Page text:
Proposal: Latin Language

Now, I may get a lot of initial skepticism for this, but since most Classicists know both Latin and Ancient Greek, and since the Greek proposal is going nowhere, and since ancient Greek is closer to Latin—not in the genetic sense, but in the cultural sense—why not do a Classical Languages community? Or even a Classics community, for all questions related to the Ancient Mediterranean (perhaps also the Near East?).

This way, people could ask questions not just about Latin, but all Roman literature, even that in Greek, and the literature from which the Romans drew, i.e. Greek, and the contexts of the texts. As of now, history.stackexchange does not do well with questions relating to classical antiquity, and presumably people who have Latin and Ancient Greek questions also are likely to have questions of ancient Greece and Rome (and the reverse is true, that people who know Latin and Greek are the best experts in knowledge of ancient Greece and Rome).


Edit: Just wanted to add one more point that hasn't really been addressed, but Latin + Ancient Greek + cultural and literary questions about ancient Greece, Rome, and their neighbors stands to have a better chance number-wise than being all split up, no? This is similar to history.SE being all history, not just history of one particular nation, region, or even continent.

  • How do you know that History.SE "does not do well with questions relating to classical antiquity"? There are 136 questions (13 closed questions) in the tag [ancient-rome], which is the 13th most popular tag there. The tag next to it [political-history] has 134 questions with 23 closed questions. Similarly, [ancient-greece] has 90 questions with 8 closed questions. Moreover, [ancient-history] is the fourth most popular tag after [united-states], [ww2] and [20th-century]. To an outsider it looks like questions about ancient rome and greece are welcome and answered.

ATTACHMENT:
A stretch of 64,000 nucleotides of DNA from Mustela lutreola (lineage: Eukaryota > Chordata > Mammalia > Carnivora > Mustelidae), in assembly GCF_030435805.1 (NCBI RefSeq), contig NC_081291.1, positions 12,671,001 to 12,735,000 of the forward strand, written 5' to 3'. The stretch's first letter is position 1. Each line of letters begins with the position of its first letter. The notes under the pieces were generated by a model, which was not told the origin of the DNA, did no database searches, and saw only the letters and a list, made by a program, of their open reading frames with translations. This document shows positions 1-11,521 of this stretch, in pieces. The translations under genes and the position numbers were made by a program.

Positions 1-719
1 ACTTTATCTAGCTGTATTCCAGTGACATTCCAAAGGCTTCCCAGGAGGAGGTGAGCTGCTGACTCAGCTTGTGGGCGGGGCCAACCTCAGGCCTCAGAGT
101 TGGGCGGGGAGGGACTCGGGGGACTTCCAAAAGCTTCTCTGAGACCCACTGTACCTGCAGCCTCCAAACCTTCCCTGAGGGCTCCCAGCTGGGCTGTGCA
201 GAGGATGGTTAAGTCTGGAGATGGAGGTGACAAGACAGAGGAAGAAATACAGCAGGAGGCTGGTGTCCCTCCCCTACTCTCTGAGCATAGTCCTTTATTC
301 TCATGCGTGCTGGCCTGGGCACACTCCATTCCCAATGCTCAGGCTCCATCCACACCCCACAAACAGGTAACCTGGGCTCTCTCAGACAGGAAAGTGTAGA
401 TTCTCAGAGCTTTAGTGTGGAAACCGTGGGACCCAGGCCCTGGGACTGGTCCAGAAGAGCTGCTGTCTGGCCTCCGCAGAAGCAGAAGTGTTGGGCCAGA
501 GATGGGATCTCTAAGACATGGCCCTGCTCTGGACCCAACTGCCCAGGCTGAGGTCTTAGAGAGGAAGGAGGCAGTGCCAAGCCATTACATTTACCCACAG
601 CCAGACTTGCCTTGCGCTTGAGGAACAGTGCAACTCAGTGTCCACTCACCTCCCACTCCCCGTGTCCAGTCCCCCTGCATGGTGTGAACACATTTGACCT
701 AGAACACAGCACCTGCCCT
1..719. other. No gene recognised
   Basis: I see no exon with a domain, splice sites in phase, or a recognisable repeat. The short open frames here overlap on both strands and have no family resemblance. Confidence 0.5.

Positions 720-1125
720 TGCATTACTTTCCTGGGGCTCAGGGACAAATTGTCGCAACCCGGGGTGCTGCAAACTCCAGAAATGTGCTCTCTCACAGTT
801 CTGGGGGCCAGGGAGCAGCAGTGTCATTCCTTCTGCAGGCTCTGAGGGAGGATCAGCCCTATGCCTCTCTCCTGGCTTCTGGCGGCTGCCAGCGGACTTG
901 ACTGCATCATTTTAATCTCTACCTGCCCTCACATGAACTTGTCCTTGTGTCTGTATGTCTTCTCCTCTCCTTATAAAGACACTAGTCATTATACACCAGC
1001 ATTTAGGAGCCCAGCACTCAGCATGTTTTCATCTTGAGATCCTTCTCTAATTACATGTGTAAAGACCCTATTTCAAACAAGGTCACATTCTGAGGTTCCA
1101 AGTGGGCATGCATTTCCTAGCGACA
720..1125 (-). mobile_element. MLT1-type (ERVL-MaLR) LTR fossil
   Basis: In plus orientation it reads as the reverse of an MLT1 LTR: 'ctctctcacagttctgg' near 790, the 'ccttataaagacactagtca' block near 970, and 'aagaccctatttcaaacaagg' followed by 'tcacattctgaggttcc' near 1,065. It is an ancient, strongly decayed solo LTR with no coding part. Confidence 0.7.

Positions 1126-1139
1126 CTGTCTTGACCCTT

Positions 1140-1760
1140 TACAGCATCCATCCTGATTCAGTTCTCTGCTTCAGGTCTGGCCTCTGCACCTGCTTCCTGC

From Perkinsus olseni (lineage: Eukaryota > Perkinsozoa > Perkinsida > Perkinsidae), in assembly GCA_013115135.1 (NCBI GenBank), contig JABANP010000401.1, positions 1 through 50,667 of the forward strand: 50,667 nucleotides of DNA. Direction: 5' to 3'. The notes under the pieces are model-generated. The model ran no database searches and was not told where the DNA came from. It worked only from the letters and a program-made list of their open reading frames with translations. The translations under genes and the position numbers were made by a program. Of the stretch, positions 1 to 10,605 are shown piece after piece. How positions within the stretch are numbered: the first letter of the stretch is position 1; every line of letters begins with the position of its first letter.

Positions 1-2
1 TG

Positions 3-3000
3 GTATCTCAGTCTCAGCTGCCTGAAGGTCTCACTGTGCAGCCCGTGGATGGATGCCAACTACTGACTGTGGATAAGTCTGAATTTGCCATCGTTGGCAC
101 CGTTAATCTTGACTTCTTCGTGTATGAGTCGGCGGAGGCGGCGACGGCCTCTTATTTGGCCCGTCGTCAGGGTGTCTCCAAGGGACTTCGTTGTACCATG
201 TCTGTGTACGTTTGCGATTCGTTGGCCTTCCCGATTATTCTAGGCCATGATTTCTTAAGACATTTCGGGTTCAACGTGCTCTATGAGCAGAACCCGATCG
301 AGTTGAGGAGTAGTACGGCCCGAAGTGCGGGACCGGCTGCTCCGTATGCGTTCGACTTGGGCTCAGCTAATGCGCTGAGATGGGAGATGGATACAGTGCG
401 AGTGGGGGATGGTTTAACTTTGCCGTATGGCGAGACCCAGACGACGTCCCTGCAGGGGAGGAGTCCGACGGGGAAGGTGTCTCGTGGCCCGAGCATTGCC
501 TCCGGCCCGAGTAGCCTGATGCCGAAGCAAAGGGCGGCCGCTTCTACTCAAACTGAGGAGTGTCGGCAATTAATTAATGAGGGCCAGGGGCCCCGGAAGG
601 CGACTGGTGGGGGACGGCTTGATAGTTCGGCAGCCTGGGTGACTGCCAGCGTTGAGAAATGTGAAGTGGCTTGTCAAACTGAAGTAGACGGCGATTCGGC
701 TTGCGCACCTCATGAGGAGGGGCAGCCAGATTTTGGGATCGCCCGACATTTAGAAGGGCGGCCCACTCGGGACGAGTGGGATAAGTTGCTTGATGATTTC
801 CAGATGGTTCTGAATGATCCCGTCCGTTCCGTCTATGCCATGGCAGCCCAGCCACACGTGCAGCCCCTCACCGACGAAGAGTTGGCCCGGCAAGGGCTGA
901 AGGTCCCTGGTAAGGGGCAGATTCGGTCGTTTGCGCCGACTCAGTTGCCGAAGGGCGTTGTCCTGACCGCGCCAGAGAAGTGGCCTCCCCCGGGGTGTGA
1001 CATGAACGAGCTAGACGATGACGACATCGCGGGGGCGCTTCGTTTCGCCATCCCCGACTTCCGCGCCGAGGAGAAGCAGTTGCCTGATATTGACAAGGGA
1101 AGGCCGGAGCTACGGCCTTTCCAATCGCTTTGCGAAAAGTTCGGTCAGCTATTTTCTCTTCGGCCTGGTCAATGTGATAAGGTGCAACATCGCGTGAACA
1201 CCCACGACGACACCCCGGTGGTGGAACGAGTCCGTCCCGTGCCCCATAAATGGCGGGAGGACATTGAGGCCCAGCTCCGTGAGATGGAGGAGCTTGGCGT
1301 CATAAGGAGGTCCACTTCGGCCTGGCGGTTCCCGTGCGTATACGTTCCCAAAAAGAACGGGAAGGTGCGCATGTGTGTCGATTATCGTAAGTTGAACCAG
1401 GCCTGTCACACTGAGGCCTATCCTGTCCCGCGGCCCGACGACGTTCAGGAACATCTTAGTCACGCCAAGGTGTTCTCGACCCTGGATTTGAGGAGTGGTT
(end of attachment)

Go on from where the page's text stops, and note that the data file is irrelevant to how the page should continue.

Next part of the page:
– Earthliŋ
    Commented Jun 20, 2015 at 10:52
  • Yes, sorry, I did not mean that topic of Greek and Roman history aren't welcome. However, I've looked at the questions at hand, and a couple things come to mind. First, almost none are about the literature. In fact, it seems questions about the literature are off-topic. Requests for primary sources are off-topic (as evidenced: history.stackexchange.com/questions/20910/…). Commented Jun 20, 2015 at 17:06
  • Second, it's answers are more likely to come from non-experts (e.g. history.stackexchange.com/questions/10903/…), people who are unfamiliar with the Classics discipline. Despite there being plenty of studies on Mycenaean population, the "best answer" on this question (history.stackexchange.com/questions/17643/…) merely cites the Iliad, a fictional poem, and then proceeds to make bad assumptions based on that. Commented Jun 20, 2015 at 17:07
  • I'm chatting with some colleagues to bring in a level of expertise badly needed. A particularly egregious example, one I did not dig hard for, is this one (history.stackexchange.com/questions/7601/…), in which the top comment is telling a user to Google, and no comment at all mentions henotheism, a very important concept when discussing ancient ideas of monotheism. The people most likely able to read Latin and Greek are the ones most likely to know the sources behind these things. Thus a combined community seems necessary. Commented Jun 20, 2015 at 17:07
  • 1
    @C.M.Weimer unfortunately, Stack Exchange doesn't really have a process for dealing with wrong answers (summery: downvote and leave a comment, and maybe a bounty to draw attention, even if the answer is old, has a lot of upvotes, and would be hard to correct. However, I think Stack Exchange would be receptive to you creating a classics site: it would be distinct from history (as it would have a strong emphasis on primary sources). Go for it.
    – user36412
    Commented Jun 21, 2015 at 15:40

3 Answers 3


I would not like to see the Latin Language StackExchange co-opted into a Classics StackExchange. As much as I'd like to see a Classics StackExchange succeed, many of us, including me, have a backlog of hard questions about medieval, renaissance, and even contemporary Latin, and the Latin Language StackExchange promises to be the best place on the Internet to ask them.